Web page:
Northern Ireland Finance Minister Sammy Wilson outlines the draft budget
Details have emerged on which government departments have been hardest hit in the draft budget for Northern Ireland.
In the budget announced by NI Finance Minister, Sammy Wilson, education will lose £67m, regional development £63m and justice £48m.
There will be some extra money for job creation and to help social need.
The health budget will increase by £326m, but there will be cuts in social services.
Mr Wilson said there were no plans for water charges over the next four years.
He also confirmed in the draft budget that the regional rate, the portion of rates collected by Stormont, will increase by inflation in the same period.
There will be a 15p plastic bag levy while 12,000 civil servants face a two-year pay freeze.
Agriculture loses £6m
Culture and Arts loses £10m
Education loses £67m
Employment gets £15m more
Enterprise gets £6m more
Environment loses £8m
Finance loses £2m
Health gets £326m more
Justice loses £48m
Regional Development loses £63m
Social Development gets £2m more
OFMDFM loses £6m
The eight-page document sets out the Executive’s spending plans for the next four years.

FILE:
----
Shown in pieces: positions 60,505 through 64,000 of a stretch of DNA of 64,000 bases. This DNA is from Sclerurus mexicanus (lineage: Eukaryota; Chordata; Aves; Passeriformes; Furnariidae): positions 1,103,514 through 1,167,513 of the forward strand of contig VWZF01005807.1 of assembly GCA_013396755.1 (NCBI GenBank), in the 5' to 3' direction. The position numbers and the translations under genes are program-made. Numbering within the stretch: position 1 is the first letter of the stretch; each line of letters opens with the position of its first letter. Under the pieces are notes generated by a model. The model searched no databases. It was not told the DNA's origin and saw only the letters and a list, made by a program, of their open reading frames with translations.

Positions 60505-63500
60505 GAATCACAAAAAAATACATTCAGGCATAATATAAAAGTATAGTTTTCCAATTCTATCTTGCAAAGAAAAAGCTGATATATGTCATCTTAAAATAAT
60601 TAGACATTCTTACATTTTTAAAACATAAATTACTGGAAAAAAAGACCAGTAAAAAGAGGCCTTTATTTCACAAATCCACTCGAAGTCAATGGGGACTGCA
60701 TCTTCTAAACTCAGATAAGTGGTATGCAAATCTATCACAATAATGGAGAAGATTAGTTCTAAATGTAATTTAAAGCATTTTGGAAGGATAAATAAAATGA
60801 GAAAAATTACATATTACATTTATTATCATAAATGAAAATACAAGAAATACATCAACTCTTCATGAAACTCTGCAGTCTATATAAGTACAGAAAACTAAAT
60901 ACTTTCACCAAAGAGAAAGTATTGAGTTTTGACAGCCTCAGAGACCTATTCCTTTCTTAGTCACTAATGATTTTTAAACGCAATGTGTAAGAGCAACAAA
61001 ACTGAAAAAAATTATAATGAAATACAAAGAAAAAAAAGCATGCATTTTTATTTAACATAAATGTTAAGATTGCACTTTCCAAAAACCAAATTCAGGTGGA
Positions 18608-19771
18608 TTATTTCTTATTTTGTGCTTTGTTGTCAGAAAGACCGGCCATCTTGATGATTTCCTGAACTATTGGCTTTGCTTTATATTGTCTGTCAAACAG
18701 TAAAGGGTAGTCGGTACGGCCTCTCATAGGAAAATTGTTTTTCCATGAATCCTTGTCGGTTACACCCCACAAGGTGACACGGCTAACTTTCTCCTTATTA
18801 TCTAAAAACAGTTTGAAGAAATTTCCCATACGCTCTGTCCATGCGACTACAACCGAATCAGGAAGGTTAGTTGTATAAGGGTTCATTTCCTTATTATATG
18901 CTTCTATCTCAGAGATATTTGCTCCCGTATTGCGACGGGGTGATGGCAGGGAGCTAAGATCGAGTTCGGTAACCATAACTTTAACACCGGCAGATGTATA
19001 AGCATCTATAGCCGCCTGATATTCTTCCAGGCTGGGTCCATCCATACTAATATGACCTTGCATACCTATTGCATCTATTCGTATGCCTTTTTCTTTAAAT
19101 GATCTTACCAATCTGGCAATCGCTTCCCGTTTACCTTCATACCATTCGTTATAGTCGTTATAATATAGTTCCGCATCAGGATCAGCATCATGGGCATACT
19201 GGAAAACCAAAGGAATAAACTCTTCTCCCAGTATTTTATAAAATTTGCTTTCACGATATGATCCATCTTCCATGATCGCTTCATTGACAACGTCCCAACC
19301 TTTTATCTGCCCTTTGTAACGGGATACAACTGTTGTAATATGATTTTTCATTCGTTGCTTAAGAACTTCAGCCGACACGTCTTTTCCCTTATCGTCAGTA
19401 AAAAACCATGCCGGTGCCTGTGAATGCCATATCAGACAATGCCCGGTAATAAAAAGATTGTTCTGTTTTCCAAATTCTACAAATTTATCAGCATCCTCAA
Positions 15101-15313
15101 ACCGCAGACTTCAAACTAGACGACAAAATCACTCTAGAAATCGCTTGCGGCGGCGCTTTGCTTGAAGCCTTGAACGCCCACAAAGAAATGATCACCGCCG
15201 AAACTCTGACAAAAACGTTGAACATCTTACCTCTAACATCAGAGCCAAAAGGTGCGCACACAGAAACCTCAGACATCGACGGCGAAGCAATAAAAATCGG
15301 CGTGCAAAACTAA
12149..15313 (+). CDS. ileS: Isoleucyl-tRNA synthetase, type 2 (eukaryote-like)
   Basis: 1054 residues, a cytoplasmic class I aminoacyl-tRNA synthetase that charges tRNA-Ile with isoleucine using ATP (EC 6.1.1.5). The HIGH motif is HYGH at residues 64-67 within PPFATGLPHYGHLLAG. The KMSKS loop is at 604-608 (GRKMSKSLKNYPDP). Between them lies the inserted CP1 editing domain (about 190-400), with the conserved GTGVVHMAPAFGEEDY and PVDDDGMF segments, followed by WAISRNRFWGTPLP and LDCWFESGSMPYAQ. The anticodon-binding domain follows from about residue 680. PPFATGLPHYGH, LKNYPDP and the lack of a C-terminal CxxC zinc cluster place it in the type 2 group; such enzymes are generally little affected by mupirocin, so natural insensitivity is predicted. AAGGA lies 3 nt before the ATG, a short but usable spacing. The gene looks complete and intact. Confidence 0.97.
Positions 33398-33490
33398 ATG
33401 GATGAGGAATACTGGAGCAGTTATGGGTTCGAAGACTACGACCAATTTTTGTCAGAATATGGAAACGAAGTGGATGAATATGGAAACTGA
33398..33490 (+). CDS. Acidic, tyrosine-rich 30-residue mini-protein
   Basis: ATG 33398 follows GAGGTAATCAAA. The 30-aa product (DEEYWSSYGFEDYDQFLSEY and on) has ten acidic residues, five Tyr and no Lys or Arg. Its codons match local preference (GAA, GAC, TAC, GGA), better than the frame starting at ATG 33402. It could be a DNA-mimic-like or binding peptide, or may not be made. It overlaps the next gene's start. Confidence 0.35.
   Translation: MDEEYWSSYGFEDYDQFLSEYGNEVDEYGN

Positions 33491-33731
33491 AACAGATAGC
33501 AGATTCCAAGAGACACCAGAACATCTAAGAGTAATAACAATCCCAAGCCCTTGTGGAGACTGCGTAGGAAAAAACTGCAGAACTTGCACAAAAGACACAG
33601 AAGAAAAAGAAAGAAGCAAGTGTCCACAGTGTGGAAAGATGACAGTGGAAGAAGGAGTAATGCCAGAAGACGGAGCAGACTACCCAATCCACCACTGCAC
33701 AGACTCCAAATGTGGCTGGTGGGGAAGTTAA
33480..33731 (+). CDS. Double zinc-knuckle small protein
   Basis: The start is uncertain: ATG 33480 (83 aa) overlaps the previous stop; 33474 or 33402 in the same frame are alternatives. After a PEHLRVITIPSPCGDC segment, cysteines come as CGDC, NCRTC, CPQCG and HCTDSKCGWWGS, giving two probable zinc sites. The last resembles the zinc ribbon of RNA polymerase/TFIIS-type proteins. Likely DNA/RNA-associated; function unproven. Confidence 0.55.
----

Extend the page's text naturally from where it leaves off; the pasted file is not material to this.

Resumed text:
The freeze on the regional rate will now be lifted to allow it to increase by the rate of inflation.
Housing associations will be asked to contribute £80m of their assets over the next four years and Belfast Harbour Commission will face a multi-million pound levy.
Among the infrastructure projects which the minister said would go ahead are:
The new police and fire training centrea radiotherapy centre at Altnagelvin HospitalSports stadia projectsUpgrades to the water and sewerage network
The draft budget was completed on Tuesday night following hours of intensive discussion between ministers.
Mr Wilson told MLAs that setting a budget was a “litmus test” for the executive which he believed it was going to pass.
The budget has been described as “very disappointing” by the main public sector union Nipsa.
“Despite how the finance minister has tried to play it up, what this means for thousands of public sector servants is the prospect of losing their job or at the very best, having their pay cut,” said Bumper Graham, the union’s assistant general-secretary.
Northern Ireland is the last devolved region to formally agree a budget. The executive has to find cumulative savings of £4bn over four years following the Chancellor’s Comprehensive Spending Review.
BBC NI business correspondent Kevin Magee said that the majority of the savings would come from cuts to government departments, other than health, which would see a marginal increase in its budget.
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